Episodic sedimentation on a peri-Tethyan ridge through the Middle-Late Jurassic transition (Villany Mountains, southern Hungary)

Voros, A [Vörös, Attila (Paleontológia), szerző] MTA-MTM-ELTE Paleontológiai Kutatócsoport (ELTE / TTK / Ft_K)

Angol nyelvű Tudományos Szakcikk (Folyóiratcikk)
Megjelent: FACIES 0172-9179 58 (3) pp. 415-443 2012
  • SJR Scopus - Geology: Q1
    The Villany area, as a central part of the Tisza microcontinent/terrane along the European margin of Tethys, was characterized by intense subsidence in the Early and Middle Triassic, followed by a long interruption of subsidence in the Late Triassic to Middle Jurassic. During the Middle-Late Jurassic transition, marine sedimentation started with three distinct sedimentary episodes dated as Late Bathonian, Early Callovian, and Middle-Late Callovian, respectively. The succession is terminated by a thick limestone of Middle Oxfordian age. The sedimentary features, microfacies, and macroinvertebrate associations of these four stratigraphic units are documented and illustrated. The Middle to Late Jurassic sedimentary episodes of the Villany succession record an interplay of local and global factors and paleogeographical changes. At the beginning, local tectonic movements governed the main features of sedimentation, though the role of eustasy was also essential. From the mid-Callovian onwards, global climatic, biotic, and paleoceanographical changes controlled the nature and formation of the local carbonate sediments. The Callovian stromatolites are attributed to the activity of sulphate-reducing bacteria in a deep sublittoral, current-swept environment. Upwelling of eutrophic Tethyan waters is recorded by the prevalence of the Bositra filament microfacies in the Callovian. The long submarine hiatus at around the Callovian-Oxfordian transition mirrors a serious restriction of the carbonate budget, due to sudden cooling and a change in the oceanic current system (opening of a circumglobal Tethyan Passage), and to a higher amount of dissolved CO2. In the Middle Oxfordian, the carbonate production considerably increased in accordance with the sudden global warming.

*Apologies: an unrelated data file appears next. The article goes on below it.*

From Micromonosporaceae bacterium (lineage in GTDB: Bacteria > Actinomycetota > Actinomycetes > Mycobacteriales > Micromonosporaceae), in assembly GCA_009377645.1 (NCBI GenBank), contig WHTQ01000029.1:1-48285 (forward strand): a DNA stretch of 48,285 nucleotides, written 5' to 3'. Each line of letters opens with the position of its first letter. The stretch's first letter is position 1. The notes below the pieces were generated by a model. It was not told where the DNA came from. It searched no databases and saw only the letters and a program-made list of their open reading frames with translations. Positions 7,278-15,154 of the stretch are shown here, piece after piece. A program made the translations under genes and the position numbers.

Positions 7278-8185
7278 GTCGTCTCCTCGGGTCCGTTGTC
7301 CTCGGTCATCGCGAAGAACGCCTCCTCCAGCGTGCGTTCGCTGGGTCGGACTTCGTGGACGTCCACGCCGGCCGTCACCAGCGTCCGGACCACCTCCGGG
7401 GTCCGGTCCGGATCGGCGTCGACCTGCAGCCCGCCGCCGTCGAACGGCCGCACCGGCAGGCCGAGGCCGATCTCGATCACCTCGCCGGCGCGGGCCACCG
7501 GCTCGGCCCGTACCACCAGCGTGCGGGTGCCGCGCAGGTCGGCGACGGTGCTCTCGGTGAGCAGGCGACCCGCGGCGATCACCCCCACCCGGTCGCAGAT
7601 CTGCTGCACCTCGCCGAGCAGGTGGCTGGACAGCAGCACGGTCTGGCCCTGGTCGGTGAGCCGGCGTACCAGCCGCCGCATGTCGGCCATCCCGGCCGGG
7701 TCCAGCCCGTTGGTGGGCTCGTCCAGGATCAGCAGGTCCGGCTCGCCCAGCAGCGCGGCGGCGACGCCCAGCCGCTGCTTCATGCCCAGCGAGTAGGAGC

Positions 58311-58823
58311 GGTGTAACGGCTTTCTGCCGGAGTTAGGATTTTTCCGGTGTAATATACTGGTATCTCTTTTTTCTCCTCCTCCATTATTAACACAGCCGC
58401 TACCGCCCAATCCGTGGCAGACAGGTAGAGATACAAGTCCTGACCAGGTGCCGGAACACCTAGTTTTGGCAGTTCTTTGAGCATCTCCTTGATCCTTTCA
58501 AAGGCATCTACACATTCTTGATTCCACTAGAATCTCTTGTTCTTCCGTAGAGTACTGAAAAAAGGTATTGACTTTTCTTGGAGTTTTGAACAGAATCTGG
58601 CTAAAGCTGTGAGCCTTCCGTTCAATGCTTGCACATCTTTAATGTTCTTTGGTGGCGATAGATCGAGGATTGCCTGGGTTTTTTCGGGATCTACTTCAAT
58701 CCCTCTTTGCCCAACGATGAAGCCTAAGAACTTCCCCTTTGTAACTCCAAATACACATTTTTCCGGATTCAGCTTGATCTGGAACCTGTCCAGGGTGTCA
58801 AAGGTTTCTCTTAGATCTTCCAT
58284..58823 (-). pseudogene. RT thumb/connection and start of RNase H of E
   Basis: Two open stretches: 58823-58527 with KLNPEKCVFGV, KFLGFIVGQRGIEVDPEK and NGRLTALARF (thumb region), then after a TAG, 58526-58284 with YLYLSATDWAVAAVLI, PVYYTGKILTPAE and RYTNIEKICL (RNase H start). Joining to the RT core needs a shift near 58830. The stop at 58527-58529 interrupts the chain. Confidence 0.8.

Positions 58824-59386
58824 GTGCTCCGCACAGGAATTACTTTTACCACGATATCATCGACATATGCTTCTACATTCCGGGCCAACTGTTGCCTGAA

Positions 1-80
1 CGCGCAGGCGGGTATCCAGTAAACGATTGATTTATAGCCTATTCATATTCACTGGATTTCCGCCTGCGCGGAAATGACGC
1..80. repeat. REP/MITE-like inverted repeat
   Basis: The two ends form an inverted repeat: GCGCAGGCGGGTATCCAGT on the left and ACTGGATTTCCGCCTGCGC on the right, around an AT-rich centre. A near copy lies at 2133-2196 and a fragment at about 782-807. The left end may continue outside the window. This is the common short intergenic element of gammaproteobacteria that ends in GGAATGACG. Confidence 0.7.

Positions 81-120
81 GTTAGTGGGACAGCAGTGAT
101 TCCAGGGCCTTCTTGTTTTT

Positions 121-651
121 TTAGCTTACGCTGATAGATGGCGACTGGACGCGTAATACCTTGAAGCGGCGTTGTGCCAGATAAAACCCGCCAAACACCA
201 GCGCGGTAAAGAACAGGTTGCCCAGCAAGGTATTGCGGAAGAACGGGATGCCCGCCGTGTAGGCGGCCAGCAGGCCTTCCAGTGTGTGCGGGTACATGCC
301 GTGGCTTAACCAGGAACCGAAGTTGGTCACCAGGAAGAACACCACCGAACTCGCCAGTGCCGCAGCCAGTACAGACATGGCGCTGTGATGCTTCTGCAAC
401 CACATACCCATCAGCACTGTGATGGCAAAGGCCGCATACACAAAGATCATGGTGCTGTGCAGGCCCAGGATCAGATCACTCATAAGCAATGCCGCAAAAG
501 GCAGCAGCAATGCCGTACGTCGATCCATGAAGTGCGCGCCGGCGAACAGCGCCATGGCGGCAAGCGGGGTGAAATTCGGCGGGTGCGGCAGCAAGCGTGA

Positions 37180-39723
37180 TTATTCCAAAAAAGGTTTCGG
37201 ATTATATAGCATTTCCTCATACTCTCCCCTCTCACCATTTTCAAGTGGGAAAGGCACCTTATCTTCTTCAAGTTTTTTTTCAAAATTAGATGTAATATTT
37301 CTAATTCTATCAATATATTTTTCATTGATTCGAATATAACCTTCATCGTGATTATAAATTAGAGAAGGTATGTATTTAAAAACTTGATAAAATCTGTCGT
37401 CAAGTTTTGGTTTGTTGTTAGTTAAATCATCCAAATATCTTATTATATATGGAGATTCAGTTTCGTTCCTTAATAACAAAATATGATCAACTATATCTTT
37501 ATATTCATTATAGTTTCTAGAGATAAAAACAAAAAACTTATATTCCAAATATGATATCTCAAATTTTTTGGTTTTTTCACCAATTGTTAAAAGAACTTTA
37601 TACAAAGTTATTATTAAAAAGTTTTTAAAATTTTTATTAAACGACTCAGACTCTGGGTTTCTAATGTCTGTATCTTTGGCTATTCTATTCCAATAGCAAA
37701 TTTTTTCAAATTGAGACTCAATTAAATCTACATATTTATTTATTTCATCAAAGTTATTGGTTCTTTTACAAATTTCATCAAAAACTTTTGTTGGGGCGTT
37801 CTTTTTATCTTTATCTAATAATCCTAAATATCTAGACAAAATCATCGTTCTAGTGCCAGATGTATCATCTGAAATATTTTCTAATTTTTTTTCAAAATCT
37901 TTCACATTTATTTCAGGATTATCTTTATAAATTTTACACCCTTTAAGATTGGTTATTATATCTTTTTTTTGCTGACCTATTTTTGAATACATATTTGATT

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    2020-09-18 13:37